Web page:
The Environmental Law & Policy Center helped lead a successful federal lawsuit seeking to block the $1.5 billion Illiana Expressway. It filed the request Wednesday after the Lee Enterprises Springfield bureau reported that Gov. Bruce Rauner’s administration is seeking sales tax exemptions for building materials used in the on-again, off-again project.

The tax breaks now pending before the legislature’s Joint Committee on Administrative Rules came as a surprise to opponents because Rauner suspended work on the 47-mile road earlier this year as part of a review of state spending.

“To move forward with these rules without providing the public a reasonable opportunity to participate in the rulemaking process would be unfortunate,” notes the letter, signed by the heads of 20 environmental and opposition groups, including the Sierra Club, the Audubon Society and No Illiana 4 Us.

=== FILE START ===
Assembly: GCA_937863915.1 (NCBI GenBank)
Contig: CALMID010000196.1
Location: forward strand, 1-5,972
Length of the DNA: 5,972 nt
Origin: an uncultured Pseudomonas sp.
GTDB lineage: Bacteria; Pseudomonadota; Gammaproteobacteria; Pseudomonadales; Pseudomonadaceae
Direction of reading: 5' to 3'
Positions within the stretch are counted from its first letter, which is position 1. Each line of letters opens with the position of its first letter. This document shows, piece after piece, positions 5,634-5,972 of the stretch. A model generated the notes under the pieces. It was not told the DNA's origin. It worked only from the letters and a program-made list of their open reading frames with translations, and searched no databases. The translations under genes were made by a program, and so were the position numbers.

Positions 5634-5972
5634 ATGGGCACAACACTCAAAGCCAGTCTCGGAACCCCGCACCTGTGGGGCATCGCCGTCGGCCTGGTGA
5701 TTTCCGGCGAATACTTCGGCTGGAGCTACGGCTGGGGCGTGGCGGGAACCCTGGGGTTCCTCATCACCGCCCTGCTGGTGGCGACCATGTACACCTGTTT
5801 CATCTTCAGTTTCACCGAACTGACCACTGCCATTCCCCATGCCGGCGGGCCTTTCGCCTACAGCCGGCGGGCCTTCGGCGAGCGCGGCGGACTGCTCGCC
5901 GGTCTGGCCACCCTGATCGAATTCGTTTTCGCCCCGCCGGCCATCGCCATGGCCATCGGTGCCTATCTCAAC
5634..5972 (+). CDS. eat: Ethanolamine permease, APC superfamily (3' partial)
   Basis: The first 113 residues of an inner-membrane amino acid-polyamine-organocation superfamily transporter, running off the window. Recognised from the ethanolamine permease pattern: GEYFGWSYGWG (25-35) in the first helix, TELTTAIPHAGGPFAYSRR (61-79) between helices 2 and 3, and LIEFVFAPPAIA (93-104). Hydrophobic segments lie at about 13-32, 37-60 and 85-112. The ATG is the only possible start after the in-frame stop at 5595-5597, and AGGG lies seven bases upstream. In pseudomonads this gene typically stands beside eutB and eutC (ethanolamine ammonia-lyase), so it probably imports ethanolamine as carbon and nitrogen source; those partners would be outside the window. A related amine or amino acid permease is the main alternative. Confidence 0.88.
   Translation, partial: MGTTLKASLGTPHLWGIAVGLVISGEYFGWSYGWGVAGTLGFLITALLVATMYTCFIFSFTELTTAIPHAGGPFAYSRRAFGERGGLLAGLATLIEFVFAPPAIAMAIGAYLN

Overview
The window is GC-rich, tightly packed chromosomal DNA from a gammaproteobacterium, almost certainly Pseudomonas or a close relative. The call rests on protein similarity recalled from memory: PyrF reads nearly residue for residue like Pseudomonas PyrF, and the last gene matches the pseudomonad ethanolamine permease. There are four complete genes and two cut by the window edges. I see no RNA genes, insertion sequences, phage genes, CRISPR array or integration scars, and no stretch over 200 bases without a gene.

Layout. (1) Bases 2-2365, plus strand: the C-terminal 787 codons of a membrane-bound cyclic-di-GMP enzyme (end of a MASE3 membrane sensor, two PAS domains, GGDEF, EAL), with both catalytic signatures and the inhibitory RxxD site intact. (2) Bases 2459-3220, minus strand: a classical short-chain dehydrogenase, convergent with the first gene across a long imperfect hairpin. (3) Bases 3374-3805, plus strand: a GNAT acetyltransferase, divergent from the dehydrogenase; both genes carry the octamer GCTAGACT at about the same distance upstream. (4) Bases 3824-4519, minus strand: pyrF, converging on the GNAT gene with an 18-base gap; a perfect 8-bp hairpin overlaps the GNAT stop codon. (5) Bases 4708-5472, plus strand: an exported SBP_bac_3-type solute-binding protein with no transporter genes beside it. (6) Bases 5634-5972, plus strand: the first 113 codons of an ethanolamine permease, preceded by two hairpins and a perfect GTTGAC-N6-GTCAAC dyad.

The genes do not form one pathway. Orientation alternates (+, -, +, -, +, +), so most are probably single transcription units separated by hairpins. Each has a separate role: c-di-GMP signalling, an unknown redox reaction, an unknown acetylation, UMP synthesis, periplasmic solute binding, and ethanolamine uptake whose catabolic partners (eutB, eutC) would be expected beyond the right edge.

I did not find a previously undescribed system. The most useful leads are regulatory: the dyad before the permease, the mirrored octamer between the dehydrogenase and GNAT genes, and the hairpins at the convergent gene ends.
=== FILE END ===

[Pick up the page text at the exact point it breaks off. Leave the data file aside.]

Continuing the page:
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Crain’s Chicago Business: Rauner proposes sales tax break for Illiana Expressway

For the second time in a month, Gov. Bruce Rauner’s administration has moved to throw an apparent financial lifeline to the proposed Illiana Expressway. But Team Rauner says things aren’t what they seem.

While insisting that the proposed south suburban toll road is still on ice, with all spending frozen, the Rauner administration filed for public comment a proposed rule to grant a sales tax exemption to construction materials that would be used to build the road. The rule then likely will be submitted to a legislative review panel for final approval.

Earlier Rauner signed a bill authorizing $5.5 million in spending on the road, saying the money would go for consultants working to wind down the project. That came despite an overall budget crisis that has left the state billions of dollars in the red.